Under the Sun
The North Korean government wanted to showcase how great it is to live in the Communist state. They negotiated with Russian filmmaker Vitaly Mansky to come to Pyongyang and have him and his documentary crew follow one young girl, Lee Zin-mi, and her parents for a year. It was soon apparent Mansky had little freedom to shoot what he wanted. But, the filmmakers were able to smuggle out uncensored footage and brings us into that totalitarian state in “Under the Sun.”
Laura's Review: A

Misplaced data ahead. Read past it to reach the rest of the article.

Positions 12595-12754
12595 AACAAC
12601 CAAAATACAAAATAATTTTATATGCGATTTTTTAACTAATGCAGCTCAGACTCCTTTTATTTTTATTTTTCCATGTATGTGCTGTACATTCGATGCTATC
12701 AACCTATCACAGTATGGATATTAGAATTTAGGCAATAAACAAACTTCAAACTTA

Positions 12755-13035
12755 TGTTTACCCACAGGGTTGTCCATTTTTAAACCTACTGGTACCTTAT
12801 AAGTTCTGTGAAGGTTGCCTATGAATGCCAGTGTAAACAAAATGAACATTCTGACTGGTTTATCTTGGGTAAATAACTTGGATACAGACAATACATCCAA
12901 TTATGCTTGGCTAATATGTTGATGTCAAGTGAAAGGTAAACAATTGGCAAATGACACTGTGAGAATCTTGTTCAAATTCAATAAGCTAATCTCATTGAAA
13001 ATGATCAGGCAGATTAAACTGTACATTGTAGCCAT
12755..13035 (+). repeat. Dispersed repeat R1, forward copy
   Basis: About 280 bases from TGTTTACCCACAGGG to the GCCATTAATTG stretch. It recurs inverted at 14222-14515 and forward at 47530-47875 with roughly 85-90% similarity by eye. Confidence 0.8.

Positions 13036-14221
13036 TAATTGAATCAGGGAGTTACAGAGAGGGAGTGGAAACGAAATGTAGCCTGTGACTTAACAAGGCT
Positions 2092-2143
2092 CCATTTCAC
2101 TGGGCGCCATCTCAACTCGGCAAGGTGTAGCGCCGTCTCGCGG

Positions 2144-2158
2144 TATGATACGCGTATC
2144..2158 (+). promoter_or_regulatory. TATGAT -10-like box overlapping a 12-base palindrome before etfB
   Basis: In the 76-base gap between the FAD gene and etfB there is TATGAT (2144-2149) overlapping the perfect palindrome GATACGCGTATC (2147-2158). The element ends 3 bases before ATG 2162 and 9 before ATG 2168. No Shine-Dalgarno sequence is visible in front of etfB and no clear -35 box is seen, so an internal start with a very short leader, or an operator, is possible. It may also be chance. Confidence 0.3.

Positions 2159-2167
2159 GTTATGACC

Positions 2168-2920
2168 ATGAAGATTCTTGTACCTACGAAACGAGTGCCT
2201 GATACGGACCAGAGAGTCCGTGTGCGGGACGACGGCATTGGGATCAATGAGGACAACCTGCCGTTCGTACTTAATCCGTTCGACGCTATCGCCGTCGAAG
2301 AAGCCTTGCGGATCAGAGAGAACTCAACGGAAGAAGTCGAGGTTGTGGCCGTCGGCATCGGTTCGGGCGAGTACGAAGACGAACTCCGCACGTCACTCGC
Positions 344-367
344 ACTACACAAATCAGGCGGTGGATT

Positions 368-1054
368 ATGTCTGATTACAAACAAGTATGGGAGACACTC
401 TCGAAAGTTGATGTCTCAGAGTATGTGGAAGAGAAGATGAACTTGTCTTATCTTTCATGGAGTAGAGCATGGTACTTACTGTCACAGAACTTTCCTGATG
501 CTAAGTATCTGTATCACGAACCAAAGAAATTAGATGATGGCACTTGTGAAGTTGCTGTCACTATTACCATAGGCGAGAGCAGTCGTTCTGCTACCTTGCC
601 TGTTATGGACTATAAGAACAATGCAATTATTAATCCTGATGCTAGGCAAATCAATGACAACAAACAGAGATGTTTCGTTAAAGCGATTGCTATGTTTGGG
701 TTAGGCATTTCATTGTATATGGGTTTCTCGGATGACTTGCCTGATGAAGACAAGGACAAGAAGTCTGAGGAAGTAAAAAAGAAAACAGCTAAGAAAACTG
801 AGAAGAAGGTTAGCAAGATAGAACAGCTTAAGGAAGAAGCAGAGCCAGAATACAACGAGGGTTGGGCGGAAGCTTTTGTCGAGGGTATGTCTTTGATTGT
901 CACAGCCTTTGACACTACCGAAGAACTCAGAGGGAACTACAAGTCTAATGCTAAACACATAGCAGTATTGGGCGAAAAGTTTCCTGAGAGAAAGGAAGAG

Russian documentary filmmaker Manskiy was hired to show the glories of North Korea with Lee Zin-Mi, an eight year-old schoolgirl from an average family in Pyongyang joining the Korean Children's Union, as his central subject. But the filmmaker informs us at the onset that a script, locations and 24 hour escorts were assigned, his footage to be handed over at the end of each day. Manskiy took advantage of the North Koreans' ignorance of technology, running his camera when they thought it was off, copying and deleting his surreptitious coverage. Kim Jong-un's hoped for propaganda film has turned into something else entirely "Under the Sun." It's extraordinary how revealing Manskiy's film is even before he begins to include behind the scenes 'outtakes.' One of our first, rare looks at North Korea's capital city impresses with just how ghostly its streets are, enveloped in foggy smog, its wide boulevards empty of vehicles. We meet Lee Zin-Mi in a bright, spacious apartment, a big, red Kimjongilia begonia blooming in a window. She tells us how her father's told her she lives in the most beautiful country in the world. Then she goes to school where a teacher endlessly repeats a story about 'the great Generalissimo Kim Il-sung throwing boulders at traitorous landowners and Japanese aggressors, students mouthing back her words. The facade begins to fall ever so slightly, the boredom of some students evident. We see her father being fawned over as the engineer of a manufacturing plant exceeding government goals. Her mother is congratulated for her prize winning Kimjongilia and her daughter's recent entry into the North Korean system by her supervisor and coworkers at a soy milk plant. With a few rare title card insertions, Manskiy informs us that Zin-Mi told him her dad was a print journalist and her mother worked in a cafeteria and the only time he ever saw children entering or exiting the school was on the day he shot there (he surmises that the children actually live there, their parents housed in the barracks he noted beside the factory, his camera peeping into windows bearing out his theory). After viewing the ceremony where Zin-Mi receives her red scarf, a veteran telling her class about American cowardice during the Korean War and families having their pictures taken in front of giant statues of their great leaders, we come away with a portrait of a brainwashed people told what to do every waking moment since their births. Even before we see Manskiy's handlers coaching his subjects we can spot the deceptions, a family of three sitting down to a banquet that would feed at least a dozen. As groups gather in public squares to sing and dance with patriotic pride, Manskiy's camera moves to the side where people sweep the streets and tend the grass with tweezers. Zin-Mi plays her part to perfection until she has trouble with complex dance steps during a lesson. Finally her teacher says a break is in order, but she immediately scolds the little girl and begins to show her the far more difficult steps she has yet to learn. As off camera assistants try to get the girl to stop crying, she's told to think of something good. 'What?' she asks. She fails to think of anything. The Icarus Films DVD comes along just as another documentary on North Korea, "The Lovers and the Despot," is released into theaters, two instances of the Kim dynasty relying on foreign filmmakers who turned the tables on them. The "Under the Sun" DVD includes two extras. The first, a BBC news piece, includes an interview with Manskiy describing how he smuggled his film out and tells how MoMA wouldn't screen his film, afraid of North Korean retaliation. The second, a Daily Vice report, interviews a member of Jayu, the human rights organization which copresented the film at Toronto's Hot Docs Festival. Grade: